Nanjing Automobile Group of China is planning to revive one of Great Britain's historic brands -- MG -- and build cars at a plant in Oklahoma.
In a press release, Nanjing said the reborn version of MG Inc. will have three production sites. A plant in Ardmore, Okla., will assemble a redesigned TF coupe. MG's shuttered factory in Longbridge, England, which closed when MG Rover Group collapsed in 2005, will build the TF roadster. And Nanjing plants in China will build three sedans.
Cars likely will go on sale in the United States in May or June of 2008, MG says.
The company said it expects to begin construction of the Oklahoma plant in early 2007 and start production by the third quarter of 2008.
MG expects the plant to produce 12,000 to 16,000 units a year. About 60 percent of the output would be for North America and 40 percent for Europe. The plant expects to use mostly manual labor, similar to how Lotuses are assembled.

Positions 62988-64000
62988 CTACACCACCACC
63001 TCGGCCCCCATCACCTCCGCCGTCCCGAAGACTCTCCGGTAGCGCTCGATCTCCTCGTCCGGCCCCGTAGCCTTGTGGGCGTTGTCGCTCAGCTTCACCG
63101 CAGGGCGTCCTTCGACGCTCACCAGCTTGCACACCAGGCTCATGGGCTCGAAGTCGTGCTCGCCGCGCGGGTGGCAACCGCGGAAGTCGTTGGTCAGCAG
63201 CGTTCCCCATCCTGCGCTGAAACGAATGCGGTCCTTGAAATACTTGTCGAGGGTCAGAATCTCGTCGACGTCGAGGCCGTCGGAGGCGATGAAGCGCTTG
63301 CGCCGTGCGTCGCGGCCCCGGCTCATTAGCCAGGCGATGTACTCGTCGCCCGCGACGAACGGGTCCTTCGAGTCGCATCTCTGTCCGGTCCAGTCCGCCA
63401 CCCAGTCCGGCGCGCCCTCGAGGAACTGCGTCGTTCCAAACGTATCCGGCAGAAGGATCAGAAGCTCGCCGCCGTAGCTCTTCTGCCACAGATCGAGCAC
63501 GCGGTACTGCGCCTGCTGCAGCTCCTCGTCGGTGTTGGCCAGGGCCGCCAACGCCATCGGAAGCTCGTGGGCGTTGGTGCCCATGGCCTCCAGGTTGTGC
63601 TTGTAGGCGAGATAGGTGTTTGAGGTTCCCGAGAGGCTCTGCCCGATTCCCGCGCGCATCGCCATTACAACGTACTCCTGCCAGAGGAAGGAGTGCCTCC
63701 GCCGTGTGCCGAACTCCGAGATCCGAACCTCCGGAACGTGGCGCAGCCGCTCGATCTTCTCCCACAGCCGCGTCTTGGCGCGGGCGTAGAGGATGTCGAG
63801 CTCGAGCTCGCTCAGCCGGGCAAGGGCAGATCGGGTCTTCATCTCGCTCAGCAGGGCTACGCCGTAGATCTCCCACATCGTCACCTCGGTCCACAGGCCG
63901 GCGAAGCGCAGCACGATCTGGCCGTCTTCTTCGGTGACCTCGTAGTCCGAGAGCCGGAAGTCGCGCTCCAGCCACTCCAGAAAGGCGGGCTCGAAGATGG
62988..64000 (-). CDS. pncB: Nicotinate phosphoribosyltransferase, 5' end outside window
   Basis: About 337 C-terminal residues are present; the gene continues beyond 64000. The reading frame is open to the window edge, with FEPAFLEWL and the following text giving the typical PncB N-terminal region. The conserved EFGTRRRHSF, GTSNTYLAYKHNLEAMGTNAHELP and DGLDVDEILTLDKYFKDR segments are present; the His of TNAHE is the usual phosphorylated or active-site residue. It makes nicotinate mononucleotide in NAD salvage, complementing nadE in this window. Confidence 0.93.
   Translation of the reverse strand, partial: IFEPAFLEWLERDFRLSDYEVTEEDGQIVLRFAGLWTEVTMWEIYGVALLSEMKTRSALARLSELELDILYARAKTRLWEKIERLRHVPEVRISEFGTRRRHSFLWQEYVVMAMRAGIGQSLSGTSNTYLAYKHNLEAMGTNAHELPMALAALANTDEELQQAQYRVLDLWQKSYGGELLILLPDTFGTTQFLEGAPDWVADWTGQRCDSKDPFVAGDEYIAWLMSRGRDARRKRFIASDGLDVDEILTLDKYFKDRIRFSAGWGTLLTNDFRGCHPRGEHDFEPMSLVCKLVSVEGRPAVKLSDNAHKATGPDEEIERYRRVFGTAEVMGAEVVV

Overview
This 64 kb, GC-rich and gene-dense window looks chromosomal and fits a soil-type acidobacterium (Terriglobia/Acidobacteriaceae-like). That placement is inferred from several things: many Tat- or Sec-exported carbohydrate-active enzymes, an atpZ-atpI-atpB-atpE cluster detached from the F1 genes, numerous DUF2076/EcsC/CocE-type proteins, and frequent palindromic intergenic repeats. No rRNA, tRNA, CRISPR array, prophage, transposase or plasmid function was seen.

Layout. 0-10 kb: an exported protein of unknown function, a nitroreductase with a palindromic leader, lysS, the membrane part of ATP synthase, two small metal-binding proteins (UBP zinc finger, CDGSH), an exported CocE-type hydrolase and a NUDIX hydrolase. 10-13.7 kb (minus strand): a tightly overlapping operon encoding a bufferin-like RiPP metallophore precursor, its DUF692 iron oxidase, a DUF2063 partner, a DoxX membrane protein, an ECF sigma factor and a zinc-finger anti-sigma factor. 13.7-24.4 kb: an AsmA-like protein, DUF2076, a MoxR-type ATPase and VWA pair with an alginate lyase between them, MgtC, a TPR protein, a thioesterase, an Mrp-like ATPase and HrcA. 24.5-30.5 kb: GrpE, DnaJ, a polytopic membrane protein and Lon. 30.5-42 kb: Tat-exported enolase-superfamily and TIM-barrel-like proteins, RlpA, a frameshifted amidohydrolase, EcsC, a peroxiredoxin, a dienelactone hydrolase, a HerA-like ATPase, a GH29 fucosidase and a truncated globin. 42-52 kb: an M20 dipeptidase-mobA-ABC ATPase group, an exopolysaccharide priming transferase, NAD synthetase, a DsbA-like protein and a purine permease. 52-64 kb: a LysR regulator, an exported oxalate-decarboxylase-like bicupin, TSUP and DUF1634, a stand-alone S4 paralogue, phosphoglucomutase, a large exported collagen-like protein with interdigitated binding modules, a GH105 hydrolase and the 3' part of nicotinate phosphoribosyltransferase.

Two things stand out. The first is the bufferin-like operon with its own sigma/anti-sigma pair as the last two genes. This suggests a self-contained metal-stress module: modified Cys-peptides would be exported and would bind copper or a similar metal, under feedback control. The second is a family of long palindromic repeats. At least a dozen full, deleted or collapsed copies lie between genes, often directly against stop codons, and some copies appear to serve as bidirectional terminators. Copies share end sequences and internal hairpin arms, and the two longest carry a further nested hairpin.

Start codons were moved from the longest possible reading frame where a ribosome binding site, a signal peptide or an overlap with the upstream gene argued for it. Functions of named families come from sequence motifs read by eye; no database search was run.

Nanjing is a small state-owned commercial-truck manufacturer that does not assemble its own cars in China.
Its car-making operations amount to a joint-venture with Fiat Auto S.p.A. that assembled just 35,832 cars in 2005. Management is very ambitious, but the large and complex MG project will be a severe test. Several industry sources who have visited Nanjing describe the working style as "making it up as they go along."
Some Nanjing suppliers are harsher in their assessment. "They are very unorganized," says an executive at a Nanjing supplier who has had meetings canceled.
Nanjing bought MG Rover in 2005 for about $97.3 million at the current exchange rate. The iconic British automaker collapsed in April of that year. MG's origins date to 1923, and it sold cars in the United States from 1947 to 1980.